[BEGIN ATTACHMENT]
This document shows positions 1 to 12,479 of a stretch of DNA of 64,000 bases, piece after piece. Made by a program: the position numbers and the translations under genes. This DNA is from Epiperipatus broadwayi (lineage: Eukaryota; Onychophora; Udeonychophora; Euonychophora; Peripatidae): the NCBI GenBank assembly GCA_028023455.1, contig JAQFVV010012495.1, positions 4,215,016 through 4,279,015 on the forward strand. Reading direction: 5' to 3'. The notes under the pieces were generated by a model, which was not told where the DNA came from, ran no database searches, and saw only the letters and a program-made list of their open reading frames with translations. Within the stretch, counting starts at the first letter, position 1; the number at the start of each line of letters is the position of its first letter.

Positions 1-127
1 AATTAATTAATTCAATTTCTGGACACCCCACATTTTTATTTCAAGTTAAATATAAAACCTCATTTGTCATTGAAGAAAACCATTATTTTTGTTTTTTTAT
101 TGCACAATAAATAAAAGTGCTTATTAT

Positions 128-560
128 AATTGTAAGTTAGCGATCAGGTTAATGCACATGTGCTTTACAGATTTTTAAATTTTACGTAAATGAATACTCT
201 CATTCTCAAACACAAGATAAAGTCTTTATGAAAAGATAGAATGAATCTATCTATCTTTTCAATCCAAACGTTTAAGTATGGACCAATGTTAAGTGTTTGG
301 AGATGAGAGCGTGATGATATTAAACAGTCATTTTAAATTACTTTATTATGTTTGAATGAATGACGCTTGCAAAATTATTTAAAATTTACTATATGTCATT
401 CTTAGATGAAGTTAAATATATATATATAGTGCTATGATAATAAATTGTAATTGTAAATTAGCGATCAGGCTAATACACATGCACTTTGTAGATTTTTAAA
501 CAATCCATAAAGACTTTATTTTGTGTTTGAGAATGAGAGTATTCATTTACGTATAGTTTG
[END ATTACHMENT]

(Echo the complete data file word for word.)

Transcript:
This document shows positions 1 to 12,479 of a stretch of DNA of 64,000 bases, piece after piece. Made by a program: the position numbers and the translations under genes. This DNA is from Epiperipatus broadwayi (lineage: Eukaryota; Onychophora; Udeonychophora; Euonychophora; Peripatidae): the NCBI GenBank assembly GCA_028023455.1, contig JAQFVV010012495.1, positions 4,215,016 through 4,279,015 on the forward strand. Reading direction: 5' to 3'. The notes under the pieces were generated by a model, which was not told where the DNA came from, ran no database searches, and saw only the letters and a program-made list of their open reading frames with translations. Within the stretch, counting starts at the first letter, position 1; the number at the start of each line of letters is the position of its first letter.

Positions 1-127
1 AATTAATTAATTCAATTTCTGGACACCCCACATTTTTATTTCAAGTTAAATATAAAACCTCATTTGTCATTGAAGAAAACCATTATTTTTGTTTTTTTAT
101 TGCACAATAAATAAAAGTGCTTATTAT

Positions 128-560
128 AATTGTAAGTTAGCGATCAGGTTAATGCACATGTGCTTTACAGATTTTTAAATTTTACGTAAATGAATACTCT
201 CATTCTCAAACACAAGATAAAGTCTTTATGAAAAGATAGAATGAATCTATCTATCTTTTCAATCCAAACGTTTAAGTATGGACCAATGTTAAGTGTTTGG
301 AGATGAGAGCGTGATGATATTAAACAGTCATTTTAAATTACTTTATTATGTTTGAATGAATGACGCTTGCAAAATTATTTAAAATTTACTATATGTCATT
401 CTTAGATGAAGTTAAATATATATATATAGTGCTATGATAATAAATTGTAATTGTAAATTAGCGATCAGGCTAATACACATGCACTTTGTAGATTTTTAAA
501 CAATCCATAAAGACTTTATTTTGTGTTTGAGAATGAGAGTATTCATTTACGTATAGTTTG